David-at-Nob Event Sequence
An event may appear insignificant but could be a key step that triggers a sequence of events toward fulfillment of God’s promise. Irrespective of the apparent significance of the trigger event, how a person responds could determine whether they follow or depart from God’s Schedule. Respond in every event knowing your next step could be ordered to open doors and release your blessing. An example: David’s meeting with priest of Nob Ahimelek appeared insignificant initially but triggered an event sequence that exposed Saul’s disrespect for clergy independence and authority, fulfilled God’s promise of punishment to Eli, and provided David a benefit that endured through almost the remainder of his life. David’s interactions with Ahimelek in the meeting conveyed compassion that likely contributed to his blessing.
David’s meeting with Ahimelek the priest of Nob is important for its effect on subsequent events, though the meeting itself appears insignificant. The sequence of events triggered by the meeting include Saul’s massacre of the priests of Nob, which exposed his disrespect for clergy independence and authority while fulfilling God’s promise of punishment to Eli and his descendants. Also, the event sequence resulted in a blessing for David: through Abiathar, son of Ahimelek (descendant of Eli), who escaped the massacre and served David for more than forty years as companion and clergy. Abiathar was retired from the priesthood at the conclusion of his service to David.
David had met with Ahimelek at Nob to request short-term food supply and weapon. Ahimelek provided him with leftover consecrated bread and the “…sword of Goliath the Philistine, whom you killed in the Valley of Elah…” [1 Samuel 21:9]. However, a sequence of events triggered by the meeting was more important than the items David received from Ahimelek. Therefore, David-Ahimelek meeting at Nob illustrates an event of little significance that triggered an event sequence (or cascading events) of great consequences. Furthermore, David’s response in the trigger event conveyed compassion that likely contributed to his blessing from the event.
The importance of the meeting derives from two occurrences. First, the interactions were witnessed by Doeg the Edomite, a servant of Saul serving a detention under the priest. Second, David showed concern for Ahimelek’s safety by withholding information regarding his dispute with Saul so Ahimelek could interact with him normally without taking a side in the dispute. He recognized Ahimelek needed protection from potential accusations by Saul regarding the interactions and did what he could to protect him. Although his compassion was not effective in protecting Ahimelek from Saul, David benefited immensely from the interactions, not because of the material items he received but because of subsequent events triggered by the interactions.
To understand the importance of David-Ahimelek meeting, we recall an antecedent event: a prophecy for Eli and his household and descendants, whereby God declared punishment on Eli for honoring his sons more than God “by fattening yourselves on the choice parts of every offering made by my people Israel” [1 Samuel 2:29]. God declared to Eli as follows: “The time is coming when I will cut short your strength and the strength of your priestly house, so that no one in it will reach old age” [1 Samuel 2:31]. Further in Verse 33, he added: “Every one of you that I do not cut off from serving at my altar I will spare only to destroy your sight and sap your strength, and all your descendants will die in the prime of life.”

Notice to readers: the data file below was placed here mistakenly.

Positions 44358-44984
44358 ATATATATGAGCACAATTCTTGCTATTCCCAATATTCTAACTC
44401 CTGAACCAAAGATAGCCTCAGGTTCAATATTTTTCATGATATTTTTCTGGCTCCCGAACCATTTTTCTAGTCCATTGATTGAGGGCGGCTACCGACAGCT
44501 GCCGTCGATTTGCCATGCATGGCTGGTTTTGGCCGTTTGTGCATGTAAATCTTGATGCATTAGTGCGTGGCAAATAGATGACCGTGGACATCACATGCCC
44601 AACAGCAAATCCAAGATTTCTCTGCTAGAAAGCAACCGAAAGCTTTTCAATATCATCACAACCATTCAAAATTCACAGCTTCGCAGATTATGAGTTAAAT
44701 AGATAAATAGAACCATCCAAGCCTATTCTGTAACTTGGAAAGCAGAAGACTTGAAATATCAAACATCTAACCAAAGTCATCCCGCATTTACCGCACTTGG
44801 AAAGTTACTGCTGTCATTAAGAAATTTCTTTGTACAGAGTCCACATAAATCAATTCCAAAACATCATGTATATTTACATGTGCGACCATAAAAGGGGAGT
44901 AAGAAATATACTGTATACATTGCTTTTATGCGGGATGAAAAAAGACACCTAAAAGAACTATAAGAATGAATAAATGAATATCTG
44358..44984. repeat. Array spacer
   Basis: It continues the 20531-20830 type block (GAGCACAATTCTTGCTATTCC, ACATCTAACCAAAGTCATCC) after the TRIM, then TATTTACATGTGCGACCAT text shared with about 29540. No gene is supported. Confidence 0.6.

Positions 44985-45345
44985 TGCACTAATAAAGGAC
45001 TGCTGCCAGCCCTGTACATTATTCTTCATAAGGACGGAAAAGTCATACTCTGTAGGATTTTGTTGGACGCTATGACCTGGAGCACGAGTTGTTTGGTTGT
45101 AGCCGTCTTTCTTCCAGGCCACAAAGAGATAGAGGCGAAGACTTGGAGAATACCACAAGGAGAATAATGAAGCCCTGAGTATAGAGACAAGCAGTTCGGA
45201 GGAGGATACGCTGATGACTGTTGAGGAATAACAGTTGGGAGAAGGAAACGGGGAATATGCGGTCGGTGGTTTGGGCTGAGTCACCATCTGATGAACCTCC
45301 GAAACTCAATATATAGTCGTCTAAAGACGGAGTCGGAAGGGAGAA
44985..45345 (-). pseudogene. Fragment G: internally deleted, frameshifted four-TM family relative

We discuss the event sequence triggered by David-Ahimelek meeting, focusing on Saul’s disrespect for the independence and authority of the clergy, how Saul’s massacre of the priests of Nob fulfilled God’s promise of punishment to Eli, and David’s benefit from the massacre that endured with him through almost the remainder of his life. The study adds to understanding that an event may appear insignificant but could be important as the trigger for an event sequence that leads to fulfillment of God’s promise.
Saul Responds to David-Ahimelek Meeting—
Massacre of the Priests of Nob
In response to information regarding David-Ahimelek interactions at Nob, King Saul ordered massacre of priests of Nob, because “…you conspired against me, you and the son of Jesse, giving him bread and a sword and inquiring of God for him, so that he has rebelled against me and lies in wait for me, as he does today…” [1 Samuel 22:13].
Saul had received a report that Priest of Nob Ahimelek prayed for David and provided him with food and weapon. He interrogated Ahimelek; pronounced him guilty of conspiracy; and ordered his mercenary, Doeg the Edomite, to execute Ahimelek and the other priests. Doeg killed eight-five priests that day and destroyed the city of Nob [1 Samuel 22:18–19]: “So Doeg the Edomite turned and struck the priests, and killed on that day eighty-five men who wore a linen ephod. Also Nob, the city of the priests, he struck with the edge of the sword, both men and women, children and nursing infants, oxen and donkeys and sheep—with the edge of the sword.”